After Broadcom’s recent acquisition of VMware, changes have been announced on how VMware licensing will be consumed. As a result, rightsizing vSphere deployments has become even more important.


One constant that spans the entire timeline of my career has been the concept of “rightsizing” virtual machine (VM) workloads, and even deployments. Let’s talk about why it matters even more now after Broadcom’s acquisition of VMware and announcements on how VMware licensing will be consumed going forward.

In the Beginning: Rightsize to Maximize Efficiency and Performance

Rightsizing workloads in the simplest of terms is to get the best performance from a VM or limit the amount of wasted or unused resources. As we all know, virtual machines are not free; there are infrastructure costs associated with each workload. In the early days of virtualization, I would work with application teams to help them understand “why” I couldn’t provide the level of compute resources they were demanding from my dual-socket quad-core ESX hosts. I was trying to rightsize the workload for the resources I had.

Waste Not, Want Not: Rightsize Using Tools

This rightsizing rationale continued into my days as a consultant as well. As VMware developed its own toolsets to help customers “rightsize,” I’d spend hours reviewing ESXTOP, either in real time or in spreadsheets, to see if workloads either had the required resources or were consuming too many resources. Countless hours looking at CPU ready, memory swap, KAVG/DAVG, etc… VMware itself jumped in to assist customers with the release of vCenter Operations. This tool could publish what I referred to as “shame reports.” These reports allowed VI admins to push back on their application owner counterparts in the efforts to claim unused resources and further the pursuit of the “rightsizing” goal.

Exponential Growth in Compute: Is Rightsizing Necessary?

But a funny thing also happened during this time: There was an explosion in the amount of compute resources contained in a single ESXi host. We’re now talking about hundreds of gigs, if not terabytes, of available memory. Dual-socket servers could easily have 16 to 24 cores per socket. While VI admins were still rightsizing workloads, the overall need to do so wasn’t as important—there were more than enough resources to go around. However, a side effect of these bountiful amounts of resources was about to be exposed…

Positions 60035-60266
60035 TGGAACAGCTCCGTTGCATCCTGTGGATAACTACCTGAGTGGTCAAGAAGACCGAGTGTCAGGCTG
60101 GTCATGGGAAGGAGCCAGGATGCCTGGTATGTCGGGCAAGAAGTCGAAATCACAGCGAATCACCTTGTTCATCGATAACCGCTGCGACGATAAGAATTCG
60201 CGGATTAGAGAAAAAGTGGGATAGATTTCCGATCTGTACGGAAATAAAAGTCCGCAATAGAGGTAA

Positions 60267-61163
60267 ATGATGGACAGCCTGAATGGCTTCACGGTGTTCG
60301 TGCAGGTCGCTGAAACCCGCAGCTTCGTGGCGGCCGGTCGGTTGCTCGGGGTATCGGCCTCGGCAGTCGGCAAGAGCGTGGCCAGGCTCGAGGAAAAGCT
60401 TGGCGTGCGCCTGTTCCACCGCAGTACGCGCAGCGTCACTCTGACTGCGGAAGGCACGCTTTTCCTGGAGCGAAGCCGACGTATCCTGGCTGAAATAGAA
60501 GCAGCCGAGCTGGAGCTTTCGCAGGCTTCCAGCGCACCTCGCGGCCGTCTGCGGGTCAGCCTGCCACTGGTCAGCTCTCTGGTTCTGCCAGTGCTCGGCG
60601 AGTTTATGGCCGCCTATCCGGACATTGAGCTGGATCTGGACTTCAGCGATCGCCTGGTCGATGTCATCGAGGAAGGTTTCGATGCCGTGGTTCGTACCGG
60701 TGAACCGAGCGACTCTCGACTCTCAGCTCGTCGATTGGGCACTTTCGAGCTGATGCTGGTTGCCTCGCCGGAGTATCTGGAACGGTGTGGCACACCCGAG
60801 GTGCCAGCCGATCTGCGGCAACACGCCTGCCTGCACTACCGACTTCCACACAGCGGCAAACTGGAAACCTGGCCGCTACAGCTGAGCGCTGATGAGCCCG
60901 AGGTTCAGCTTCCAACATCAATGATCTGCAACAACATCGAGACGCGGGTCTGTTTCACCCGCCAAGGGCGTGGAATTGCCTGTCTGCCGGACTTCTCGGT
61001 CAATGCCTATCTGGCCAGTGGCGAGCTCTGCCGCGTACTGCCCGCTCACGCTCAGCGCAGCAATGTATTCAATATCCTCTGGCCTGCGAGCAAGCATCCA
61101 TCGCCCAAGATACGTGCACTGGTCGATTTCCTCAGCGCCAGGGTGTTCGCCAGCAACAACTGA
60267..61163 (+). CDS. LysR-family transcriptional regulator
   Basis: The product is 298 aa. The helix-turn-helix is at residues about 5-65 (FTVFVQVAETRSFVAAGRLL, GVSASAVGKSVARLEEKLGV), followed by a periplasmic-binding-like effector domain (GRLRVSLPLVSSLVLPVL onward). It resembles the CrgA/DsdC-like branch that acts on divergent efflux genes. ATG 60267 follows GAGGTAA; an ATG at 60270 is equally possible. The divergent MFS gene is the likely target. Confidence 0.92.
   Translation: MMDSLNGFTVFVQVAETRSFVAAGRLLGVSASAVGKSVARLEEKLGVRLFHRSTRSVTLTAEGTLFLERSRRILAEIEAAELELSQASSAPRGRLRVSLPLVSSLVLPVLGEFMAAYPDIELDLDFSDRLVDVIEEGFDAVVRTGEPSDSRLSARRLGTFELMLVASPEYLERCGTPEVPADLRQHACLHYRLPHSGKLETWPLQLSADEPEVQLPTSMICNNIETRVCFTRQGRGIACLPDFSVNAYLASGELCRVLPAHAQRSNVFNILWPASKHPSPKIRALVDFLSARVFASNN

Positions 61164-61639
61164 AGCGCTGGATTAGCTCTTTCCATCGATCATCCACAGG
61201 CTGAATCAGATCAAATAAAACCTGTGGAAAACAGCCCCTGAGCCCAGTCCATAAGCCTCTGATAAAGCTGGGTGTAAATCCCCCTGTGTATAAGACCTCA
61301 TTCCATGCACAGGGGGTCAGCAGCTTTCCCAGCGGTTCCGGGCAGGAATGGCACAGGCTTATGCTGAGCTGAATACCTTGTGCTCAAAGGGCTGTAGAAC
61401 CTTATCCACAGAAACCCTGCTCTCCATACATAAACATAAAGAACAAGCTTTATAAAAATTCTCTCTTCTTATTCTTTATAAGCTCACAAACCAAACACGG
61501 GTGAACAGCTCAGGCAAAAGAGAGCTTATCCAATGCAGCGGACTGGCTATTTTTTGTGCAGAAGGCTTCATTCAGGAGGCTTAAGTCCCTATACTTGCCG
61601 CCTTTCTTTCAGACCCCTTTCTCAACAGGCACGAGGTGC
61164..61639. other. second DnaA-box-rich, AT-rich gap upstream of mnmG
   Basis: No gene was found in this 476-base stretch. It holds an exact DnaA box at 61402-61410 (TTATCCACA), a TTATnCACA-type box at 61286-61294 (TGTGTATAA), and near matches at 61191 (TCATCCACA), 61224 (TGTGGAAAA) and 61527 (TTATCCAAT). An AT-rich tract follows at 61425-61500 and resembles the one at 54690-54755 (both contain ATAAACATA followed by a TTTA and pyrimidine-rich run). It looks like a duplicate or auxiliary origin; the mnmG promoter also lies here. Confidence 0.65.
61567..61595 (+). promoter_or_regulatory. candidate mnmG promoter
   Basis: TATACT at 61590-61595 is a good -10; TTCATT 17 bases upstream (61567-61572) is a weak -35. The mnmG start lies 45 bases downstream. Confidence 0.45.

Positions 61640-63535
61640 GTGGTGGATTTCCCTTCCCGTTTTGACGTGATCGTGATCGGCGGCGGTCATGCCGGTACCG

The Roadblock: Rightsizing Licensing and vSphere Deployment

While host resources started to skyrocket and the number of VMs you could run on a single server followed suit, a lot of customers still kept their same allotment of vSphere deployment and licensing. They weren’t “rightsizing” their licensing to adjust to what current-generation server hardware could provide. I would often see ESXi hosts, under target load, never breaking 20% utilization. If that were a physical workload, it would be a prime candidate to virtualize! Often the mindset would be “We already own the licensing; we are just paying for support,” which was completely understandable—at that time.

Now Is the Time to Modernize Your Virtualization Investment for the Future

Moving to today… Broadcom has closed on its acquisition of VMware. Customers, reportedly, are seeing huge increases in their renewal costs as VMware by Broadcom has both a) increased pricing and b) moved to a subscription model. This is why now, more so than ever, is the time to “rightsize” your vSphere deployment. Review your infrastructure and have a look: Do you have hosts running under 50% utilization? If yes, can you consolidate hosts? Are you carrying forward licensing no longer required as Moore’s Law continues to prove itself time and time again for compute resources? If yes, don’t renew those licenses. Is now the time you move out of the data center business and look to the public cloud to house your workloads? If yes, work with your infrastructure and application owners to start mapping out a migration strategy.